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What is Tourist Tax? Why You Have to Pay to Enter these Destinations

Tourist Tax may be a hidden cost in your next overseas trip

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By Condé Nast Traveller Middle East | November 5, 2023 | Travel Leisure

Beware of these hidden costs – these are all of the destinations due to impose tourist tax

The concept of tourist tax isn’t a new one. City tax has long been the norm for many countries in Europe such as Greece, Spain and Germany, and hotel tax is standard across many destinations, including US states. The impact of Covid on the travel industry was severe – hotels, restaurants and hospitality venues closed, people that relied on tourism for their livelihoods suddenly faced huge losses, and money that the government relied on for development and maintenance was depleted. As a result, while travel continues to normalise post-pandemic, many countries have decided to implement a tourist tax to boost economies and reinvigorate locals. Below, we take a look at what exactly tourist tax is, and which countries are introducing the measure for 2024.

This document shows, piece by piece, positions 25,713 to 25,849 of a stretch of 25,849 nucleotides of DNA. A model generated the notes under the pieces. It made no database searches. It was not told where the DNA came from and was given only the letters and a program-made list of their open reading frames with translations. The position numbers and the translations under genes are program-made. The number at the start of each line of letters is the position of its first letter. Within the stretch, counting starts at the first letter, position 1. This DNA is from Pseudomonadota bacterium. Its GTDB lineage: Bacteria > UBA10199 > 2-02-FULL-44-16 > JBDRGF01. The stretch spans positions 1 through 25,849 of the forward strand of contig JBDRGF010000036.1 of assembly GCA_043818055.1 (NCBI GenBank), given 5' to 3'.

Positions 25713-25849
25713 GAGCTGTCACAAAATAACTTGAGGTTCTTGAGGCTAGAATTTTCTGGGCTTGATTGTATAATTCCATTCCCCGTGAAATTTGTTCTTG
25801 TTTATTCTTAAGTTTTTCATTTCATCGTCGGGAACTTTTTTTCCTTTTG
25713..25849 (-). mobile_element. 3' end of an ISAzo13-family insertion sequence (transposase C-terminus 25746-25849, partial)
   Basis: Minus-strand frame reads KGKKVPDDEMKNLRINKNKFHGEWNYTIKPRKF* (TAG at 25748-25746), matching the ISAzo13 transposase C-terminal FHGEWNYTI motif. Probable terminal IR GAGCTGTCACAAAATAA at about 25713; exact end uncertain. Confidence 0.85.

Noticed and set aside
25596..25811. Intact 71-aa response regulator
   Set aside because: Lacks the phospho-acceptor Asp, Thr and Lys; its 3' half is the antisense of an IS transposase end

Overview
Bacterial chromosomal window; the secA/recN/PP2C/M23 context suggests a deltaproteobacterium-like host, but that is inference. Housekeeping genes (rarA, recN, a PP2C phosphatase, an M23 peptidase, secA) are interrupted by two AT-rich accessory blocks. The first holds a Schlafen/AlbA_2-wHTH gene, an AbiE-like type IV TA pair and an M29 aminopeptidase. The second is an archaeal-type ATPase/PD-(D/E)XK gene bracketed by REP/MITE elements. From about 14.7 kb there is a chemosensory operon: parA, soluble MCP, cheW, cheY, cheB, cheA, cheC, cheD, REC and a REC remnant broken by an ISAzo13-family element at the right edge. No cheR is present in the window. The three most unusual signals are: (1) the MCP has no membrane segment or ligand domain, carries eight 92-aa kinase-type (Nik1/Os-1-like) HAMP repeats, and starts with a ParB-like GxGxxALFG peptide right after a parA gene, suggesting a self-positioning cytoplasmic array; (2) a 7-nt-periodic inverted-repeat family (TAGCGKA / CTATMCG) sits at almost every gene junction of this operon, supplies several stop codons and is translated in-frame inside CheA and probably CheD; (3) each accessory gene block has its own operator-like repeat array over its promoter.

What is tourist tax?

Originally, tourist tax was introduced by certain governments with the aim of tempering over-tourism and generating income from large numbers of travellers entering the destination. Bhutan, for example, has asked tourists to pay a significant sum of money to enter since it opened to travellers in 1974. The country uses the tax (called the Daily Sustainable Development Fee) in an attempt to preserve the country’s natural, undisturbed beauty and to protect traditional Buddhist culture. Similarly, Barcelona uses the city’s tourist tax to fund construction and development projects locally – typically it is around €5 per day per person. Most tourist taxes are added onto the cost of your accommodation.

Which destinations will begin imposing tourist taxes in 2024?